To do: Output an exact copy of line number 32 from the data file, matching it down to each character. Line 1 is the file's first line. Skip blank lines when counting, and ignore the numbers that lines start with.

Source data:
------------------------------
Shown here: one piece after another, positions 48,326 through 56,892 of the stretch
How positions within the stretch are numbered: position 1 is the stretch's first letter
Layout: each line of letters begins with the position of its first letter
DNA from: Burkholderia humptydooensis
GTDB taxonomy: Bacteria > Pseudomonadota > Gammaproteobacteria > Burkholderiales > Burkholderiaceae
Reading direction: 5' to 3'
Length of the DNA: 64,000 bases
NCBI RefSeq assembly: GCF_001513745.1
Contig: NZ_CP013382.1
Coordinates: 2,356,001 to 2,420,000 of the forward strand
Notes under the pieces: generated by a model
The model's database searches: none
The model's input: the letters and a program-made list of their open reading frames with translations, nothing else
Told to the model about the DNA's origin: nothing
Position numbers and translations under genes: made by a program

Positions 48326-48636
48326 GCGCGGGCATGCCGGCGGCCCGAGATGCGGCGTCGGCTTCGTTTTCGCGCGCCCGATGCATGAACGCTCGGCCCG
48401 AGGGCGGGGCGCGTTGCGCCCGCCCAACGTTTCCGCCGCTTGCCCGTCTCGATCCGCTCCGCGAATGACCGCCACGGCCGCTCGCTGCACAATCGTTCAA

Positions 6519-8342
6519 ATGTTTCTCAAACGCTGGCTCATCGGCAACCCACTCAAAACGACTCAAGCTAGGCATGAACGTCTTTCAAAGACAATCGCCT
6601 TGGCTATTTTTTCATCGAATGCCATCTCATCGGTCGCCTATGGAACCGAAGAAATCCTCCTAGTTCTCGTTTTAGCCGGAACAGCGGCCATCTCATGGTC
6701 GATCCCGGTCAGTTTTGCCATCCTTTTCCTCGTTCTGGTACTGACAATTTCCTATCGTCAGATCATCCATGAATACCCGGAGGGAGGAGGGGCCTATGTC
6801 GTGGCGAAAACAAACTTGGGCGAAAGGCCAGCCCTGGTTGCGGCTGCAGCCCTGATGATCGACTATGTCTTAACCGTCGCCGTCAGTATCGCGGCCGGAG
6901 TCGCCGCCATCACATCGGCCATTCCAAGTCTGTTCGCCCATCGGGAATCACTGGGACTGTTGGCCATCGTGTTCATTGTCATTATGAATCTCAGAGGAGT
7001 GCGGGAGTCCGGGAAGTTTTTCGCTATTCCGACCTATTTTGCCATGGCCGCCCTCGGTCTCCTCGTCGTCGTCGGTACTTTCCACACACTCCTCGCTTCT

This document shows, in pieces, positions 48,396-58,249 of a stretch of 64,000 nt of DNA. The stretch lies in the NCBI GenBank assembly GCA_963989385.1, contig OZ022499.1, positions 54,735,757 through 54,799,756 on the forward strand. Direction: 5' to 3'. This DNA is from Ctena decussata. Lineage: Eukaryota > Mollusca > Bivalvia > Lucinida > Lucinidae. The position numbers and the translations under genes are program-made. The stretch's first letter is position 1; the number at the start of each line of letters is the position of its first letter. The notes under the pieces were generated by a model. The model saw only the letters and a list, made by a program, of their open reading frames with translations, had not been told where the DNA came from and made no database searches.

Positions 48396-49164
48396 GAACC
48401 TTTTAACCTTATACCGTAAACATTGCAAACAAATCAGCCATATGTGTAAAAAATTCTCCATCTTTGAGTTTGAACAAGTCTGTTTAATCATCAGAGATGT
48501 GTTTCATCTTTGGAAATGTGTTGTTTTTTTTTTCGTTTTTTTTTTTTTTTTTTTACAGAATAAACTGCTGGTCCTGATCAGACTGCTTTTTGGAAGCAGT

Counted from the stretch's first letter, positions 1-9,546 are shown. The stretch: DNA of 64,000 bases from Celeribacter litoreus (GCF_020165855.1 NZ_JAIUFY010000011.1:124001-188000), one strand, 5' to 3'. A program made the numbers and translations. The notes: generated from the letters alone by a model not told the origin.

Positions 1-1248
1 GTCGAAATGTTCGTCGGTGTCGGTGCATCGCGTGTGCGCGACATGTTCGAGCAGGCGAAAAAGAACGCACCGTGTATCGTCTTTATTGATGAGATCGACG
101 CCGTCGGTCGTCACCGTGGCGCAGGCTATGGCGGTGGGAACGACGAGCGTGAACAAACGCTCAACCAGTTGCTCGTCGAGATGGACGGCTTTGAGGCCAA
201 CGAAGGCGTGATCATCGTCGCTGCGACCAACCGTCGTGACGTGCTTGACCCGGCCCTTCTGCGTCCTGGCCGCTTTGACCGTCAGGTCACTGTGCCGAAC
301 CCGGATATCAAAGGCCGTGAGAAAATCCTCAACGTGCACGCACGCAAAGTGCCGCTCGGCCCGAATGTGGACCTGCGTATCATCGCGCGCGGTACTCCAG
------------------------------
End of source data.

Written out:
Positions 1-1248